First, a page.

Himekawa, Itoigawa - Shizuoka Tectonic Line and Fossa Magna Geosites

Tsukimizu-no-ike - Landslides, Terraced Rice Fields and Stone Images of Buddha

Tsukimizu-no-ike Pond, well-known for its wisteria flowers, is located at the end of a massive landslide. The uppermost part of this landslide forms Otaki waterfall, and is part of a slip plane produced about 3 million years ago by volcanic activity. This volcanic breccia lies on top of soft, weakly indurate mudstone that had collected on the bed of the Fossa Magna Sea. When the mountains began to rise in this area, the mudstone slowly began to slip, bringing the breccia down with it. The mountain found behind Kontanne Village was formed when one of these massive chunks of land broke apart from the ridge and slid down. Deeper in the valley is a large mass of boulders which broke off from this landmass. With many boulders up to tens of meters in height accumulated in one area, this valley produces a truly unusual landscape in contrast with the rest of the valley.

Tsukimizu-no-ike and Hosoike Ponds are fed by springs seeping up from underneath the landslides and boulders. In ages past, the springs here provided water for nearby villages. Today, the areas of slipped land and mudstone provide an ideal place for rice cultivation and the springs at the lower end of the slope are used for cultivating wasabi. The idyllic scenery of terraced rice fields along the slopes of the landslide is not to be missed.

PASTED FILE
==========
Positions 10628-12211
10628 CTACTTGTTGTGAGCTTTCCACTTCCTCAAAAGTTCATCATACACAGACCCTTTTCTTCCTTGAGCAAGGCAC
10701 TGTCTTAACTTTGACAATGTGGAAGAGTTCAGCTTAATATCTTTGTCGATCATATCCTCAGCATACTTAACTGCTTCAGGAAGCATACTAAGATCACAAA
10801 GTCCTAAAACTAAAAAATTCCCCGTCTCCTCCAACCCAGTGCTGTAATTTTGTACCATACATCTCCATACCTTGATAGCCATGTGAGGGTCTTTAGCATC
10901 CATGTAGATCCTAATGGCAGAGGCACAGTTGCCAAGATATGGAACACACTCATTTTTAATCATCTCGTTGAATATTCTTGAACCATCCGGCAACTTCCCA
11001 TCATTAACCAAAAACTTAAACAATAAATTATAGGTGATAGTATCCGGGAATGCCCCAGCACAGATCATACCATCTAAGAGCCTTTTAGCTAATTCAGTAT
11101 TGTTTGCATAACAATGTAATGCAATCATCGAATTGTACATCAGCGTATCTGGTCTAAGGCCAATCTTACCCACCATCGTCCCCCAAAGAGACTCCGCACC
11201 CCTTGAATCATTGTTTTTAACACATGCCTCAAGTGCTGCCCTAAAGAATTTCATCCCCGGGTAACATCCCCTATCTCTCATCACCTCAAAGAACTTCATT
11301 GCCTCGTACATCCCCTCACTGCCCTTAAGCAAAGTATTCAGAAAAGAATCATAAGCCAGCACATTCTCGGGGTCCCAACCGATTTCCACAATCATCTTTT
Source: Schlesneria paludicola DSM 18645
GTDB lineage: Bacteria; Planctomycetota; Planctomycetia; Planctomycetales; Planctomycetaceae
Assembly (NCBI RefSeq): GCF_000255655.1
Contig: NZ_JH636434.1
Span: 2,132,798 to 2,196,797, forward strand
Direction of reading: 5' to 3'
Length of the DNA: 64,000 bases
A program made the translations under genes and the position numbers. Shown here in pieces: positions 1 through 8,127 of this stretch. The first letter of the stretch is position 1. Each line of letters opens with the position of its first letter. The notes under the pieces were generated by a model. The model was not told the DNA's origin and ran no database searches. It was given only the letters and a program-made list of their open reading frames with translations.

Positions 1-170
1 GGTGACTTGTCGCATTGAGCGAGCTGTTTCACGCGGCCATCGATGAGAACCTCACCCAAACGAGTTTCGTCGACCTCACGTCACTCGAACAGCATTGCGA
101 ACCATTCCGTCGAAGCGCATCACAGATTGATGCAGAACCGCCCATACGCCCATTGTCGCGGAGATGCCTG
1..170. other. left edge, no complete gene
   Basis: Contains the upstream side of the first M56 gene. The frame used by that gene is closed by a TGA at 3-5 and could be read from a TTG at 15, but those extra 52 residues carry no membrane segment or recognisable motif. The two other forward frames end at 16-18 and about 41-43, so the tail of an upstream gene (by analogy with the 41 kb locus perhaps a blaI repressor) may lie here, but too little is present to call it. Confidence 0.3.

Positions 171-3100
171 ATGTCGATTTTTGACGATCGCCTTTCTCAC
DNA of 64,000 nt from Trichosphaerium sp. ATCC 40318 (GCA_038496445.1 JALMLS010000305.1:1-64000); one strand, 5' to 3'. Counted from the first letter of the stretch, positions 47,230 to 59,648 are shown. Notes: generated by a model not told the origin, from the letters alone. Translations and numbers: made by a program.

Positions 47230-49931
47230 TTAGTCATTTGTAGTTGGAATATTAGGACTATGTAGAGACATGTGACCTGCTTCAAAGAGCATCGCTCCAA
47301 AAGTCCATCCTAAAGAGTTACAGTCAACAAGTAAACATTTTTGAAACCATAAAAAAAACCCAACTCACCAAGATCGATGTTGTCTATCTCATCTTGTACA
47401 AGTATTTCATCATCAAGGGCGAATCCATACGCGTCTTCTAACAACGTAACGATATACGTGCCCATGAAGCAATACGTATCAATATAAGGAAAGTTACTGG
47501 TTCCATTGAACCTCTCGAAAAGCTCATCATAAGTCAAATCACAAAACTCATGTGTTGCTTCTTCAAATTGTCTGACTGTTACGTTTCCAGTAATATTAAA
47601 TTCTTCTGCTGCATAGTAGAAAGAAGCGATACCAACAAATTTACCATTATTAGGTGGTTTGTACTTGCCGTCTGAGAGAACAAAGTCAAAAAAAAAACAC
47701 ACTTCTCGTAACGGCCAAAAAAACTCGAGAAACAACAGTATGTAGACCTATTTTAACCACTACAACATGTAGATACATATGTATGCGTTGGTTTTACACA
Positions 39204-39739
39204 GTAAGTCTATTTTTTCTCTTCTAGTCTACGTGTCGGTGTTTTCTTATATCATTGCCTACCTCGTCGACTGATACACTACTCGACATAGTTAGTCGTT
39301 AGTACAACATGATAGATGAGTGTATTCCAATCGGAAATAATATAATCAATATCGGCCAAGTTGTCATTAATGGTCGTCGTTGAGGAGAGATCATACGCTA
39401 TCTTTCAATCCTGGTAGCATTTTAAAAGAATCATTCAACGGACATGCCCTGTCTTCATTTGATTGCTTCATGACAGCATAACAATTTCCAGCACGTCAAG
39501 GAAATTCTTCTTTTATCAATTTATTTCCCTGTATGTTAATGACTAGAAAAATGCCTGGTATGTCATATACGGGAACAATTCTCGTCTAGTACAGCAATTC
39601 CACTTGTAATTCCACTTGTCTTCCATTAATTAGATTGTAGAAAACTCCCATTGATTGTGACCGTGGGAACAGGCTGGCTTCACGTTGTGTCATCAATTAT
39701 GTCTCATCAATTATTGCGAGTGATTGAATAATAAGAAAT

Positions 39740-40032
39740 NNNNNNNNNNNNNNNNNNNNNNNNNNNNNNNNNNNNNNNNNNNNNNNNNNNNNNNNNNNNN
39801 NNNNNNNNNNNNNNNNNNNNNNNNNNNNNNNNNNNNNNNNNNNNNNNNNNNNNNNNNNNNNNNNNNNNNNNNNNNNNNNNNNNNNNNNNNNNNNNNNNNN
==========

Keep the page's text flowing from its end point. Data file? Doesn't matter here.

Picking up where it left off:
Throughout this mysterious scene of boulders and springs, a Hachiju-Hakkasho, or collection of 88 stone images of Buddha, was constructed toward the end of the Edo period. A pilgrimage through this holy site is certain to prove a profound experience for any visitor.

The Tsukimizu-no-ike Geosite is a beautiful region where you can see how the geology of the Fossa Magna has shaped the lives of the people living within it.

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Large Boulders Displaced Rock Mass Escarpment

1.88 Stone Buddha Pilgrimage

During the 1800s a Buddhist priest named Gyokuzui lived in one of the villages that would later become part of Itoigawa City. He became famous for his prolific statue carving, having in his life carved literally hundreds of stone Buddhist statues.

One of the most famous but also most difficult pilgrimages for Japanese people has been the 88 Temple Pilgrimage in Shikoku. However, during Gyokuzui's life Shikoku was very far and the trip was too expensive and too difficult for most. Wanting the people of the Itoigawa region to be able to make the pilgrimage more easily, he placed 88 stone statues of the Buddha among the boulders here near Tsukimizu-no-ike Pond. The entire pilgrimage takes about two hours to make and features beautifully rugged landscape created by the massive landslide which shaped this geosite.

2.The Yamaguchi House - A Historic Snow Country Residence

This house, owned by the Yamaguchi family, was originally built in 1779 as the home of the local village head. The roof was originally thatched, but has since been replaced with steel.